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White rapper “Macklemore” denounces himself for being white

Azealia Banks is a black female rap star who has been publicly attacking white rap stars. Her most recent tirade called for black people to kill white people using witchcraft.

When Banks attacked white rapper Macklemore, he took to the radio to denounce himself for being white.

Macklemore said the media and white parents give him special treatment for being white. He also said he protested for the violent criminal Mike Brown. He said that he carefully maintained his secondary position as a white man, and did not “co-opt” the protest from black people.

So you have a white rap star denouncing his whiteness, at the prompting of a black female rap star who says she wants to kill white people. 


In an interview with a radio station earlier this month, outspoken rapper Azealia Banks slammed white hip-hop stars including Macklemore for winning Grammy Awards over black artists.

When asked if he felt his skin color has contributed to his huge commercial success in the predominantly black genre, Macklemore replied, “Yes, absolutely. Why am I safe? Why can I cuss on a record, have a parental advisory sticker on the cover of my album, yet parents are still like, ‘You’re the only rap I let my kids listen to.’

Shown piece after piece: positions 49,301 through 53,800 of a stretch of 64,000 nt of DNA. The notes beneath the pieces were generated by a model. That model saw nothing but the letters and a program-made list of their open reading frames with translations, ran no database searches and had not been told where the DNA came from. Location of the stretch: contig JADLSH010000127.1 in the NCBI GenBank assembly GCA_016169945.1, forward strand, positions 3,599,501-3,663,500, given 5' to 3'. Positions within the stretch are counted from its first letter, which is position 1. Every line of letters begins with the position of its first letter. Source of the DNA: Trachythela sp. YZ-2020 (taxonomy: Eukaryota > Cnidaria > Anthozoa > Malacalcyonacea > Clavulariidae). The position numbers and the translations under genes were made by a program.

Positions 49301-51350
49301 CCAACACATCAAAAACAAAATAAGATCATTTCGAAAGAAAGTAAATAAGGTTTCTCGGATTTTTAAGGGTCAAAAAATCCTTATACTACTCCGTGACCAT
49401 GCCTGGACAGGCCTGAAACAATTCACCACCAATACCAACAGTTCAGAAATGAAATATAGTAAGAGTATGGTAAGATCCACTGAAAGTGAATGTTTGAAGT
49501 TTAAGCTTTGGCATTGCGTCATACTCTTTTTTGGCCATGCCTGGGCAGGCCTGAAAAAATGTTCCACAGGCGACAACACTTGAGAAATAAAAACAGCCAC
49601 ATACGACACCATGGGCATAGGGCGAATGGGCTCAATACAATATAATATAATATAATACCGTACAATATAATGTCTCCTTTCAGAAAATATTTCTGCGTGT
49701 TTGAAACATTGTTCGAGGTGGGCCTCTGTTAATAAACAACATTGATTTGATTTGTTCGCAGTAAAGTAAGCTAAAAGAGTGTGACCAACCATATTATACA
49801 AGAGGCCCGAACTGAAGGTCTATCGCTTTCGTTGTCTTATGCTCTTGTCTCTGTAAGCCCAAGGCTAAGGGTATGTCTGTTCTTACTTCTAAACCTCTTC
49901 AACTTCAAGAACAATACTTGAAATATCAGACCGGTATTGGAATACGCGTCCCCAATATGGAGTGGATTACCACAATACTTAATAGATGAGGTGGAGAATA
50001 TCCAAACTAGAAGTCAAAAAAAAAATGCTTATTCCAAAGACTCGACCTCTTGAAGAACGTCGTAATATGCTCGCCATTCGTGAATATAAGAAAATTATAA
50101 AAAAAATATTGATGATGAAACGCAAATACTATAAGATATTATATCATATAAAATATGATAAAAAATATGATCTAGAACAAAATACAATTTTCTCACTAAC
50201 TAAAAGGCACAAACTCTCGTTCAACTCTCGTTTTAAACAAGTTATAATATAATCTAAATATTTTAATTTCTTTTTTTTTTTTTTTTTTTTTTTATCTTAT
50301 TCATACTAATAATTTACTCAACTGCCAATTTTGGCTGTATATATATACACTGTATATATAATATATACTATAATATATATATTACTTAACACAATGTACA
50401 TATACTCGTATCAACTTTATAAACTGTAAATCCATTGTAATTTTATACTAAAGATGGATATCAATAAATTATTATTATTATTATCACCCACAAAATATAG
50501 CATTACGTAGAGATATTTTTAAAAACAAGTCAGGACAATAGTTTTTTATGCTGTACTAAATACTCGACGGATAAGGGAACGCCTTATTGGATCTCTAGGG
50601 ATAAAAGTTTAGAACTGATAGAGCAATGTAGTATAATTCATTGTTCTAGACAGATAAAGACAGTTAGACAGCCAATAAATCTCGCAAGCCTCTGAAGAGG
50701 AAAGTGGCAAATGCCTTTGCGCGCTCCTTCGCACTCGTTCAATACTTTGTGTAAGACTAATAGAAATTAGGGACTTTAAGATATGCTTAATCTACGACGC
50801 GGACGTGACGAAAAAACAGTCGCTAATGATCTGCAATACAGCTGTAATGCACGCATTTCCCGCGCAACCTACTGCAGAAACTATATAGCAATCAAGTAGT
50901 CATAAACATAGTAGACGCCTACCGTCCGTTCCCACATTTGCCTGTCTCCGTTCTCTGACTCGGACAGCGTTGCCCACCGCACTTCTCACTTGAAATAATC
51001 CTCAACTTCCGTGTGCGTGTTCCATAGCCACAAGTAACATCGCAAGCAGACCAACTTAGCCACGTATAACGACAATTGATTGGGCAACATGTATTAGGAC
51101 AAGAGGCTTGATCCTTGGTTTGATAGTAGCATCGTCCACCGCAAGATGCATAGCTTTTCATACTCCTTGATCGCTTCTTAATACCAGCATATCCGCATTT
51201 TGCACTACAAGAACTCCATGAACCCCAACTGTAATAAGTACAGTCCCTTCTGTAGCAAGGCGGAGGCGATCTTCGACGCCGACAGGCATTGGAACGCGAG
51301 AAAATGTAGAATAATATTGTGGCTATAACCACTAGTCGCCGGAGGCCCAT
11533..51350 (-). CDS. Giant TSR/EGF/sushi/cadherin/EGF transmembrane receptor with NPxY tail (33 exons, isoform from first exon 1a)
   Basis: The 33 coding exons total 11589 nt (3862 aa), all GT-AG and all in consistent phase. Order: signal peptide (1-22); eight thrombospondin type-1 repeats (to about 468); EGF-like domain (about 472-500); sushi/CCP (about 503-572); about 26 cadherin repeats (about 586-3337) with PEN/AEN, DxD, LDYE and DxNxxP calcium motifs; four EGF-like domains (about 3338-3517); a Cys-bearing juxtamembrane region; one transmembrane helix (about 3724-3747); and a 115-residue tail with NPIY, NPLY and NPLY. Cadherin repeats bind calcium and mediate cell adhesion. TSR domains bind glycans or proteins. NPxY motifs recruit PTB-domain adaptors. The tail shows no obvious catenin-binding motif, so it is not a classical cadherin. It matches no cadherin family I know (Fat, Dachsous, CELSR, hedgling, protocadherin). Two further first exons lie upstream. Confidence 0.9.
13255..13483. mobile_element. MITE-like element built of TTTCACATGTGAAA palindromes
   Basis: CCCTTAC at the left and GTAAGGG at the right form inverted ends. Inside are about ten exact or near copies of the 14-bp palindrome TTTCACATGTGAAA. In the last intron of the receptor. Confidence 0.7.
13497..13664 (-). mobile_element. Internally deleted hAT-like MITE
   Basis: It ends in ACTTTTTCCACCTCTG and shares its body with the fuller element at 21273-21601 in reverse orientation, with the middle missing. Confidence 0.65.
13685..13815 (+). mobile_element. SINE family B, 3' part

“If I was black, what would my drug addiction look like? It would be twisted into something else versus maybe, ‘Get back on your feet!’ The privilege that exists in the music industry is just a greater symptom of the privilege that exists in America. There’s no difference… I got put in that ‘hero’ box and I think that when that happens, it’s because of white privilege.”

Macklemore, who joined protests against the Brown ruling in his native Seattle, Wash., in November, went on to urge fellow Americans to speak out about race issues.

He added, “Silence is an action and it’s my privilege that I can be silent about this issue. And I’m tired of being silent about it. We have to get past that awkward stage of the race conversation. As a white person, we have to listen. We need to direct the attention to the people of color that are on the ground mobilizing and listen to those people.

“For me, as a white rapper, I’m like, ‘How do I get involved on a level where I’m not co-opting the movement, but also realizing the platform that I have and the reach that I have and doing it in an authentic, genuine way’.”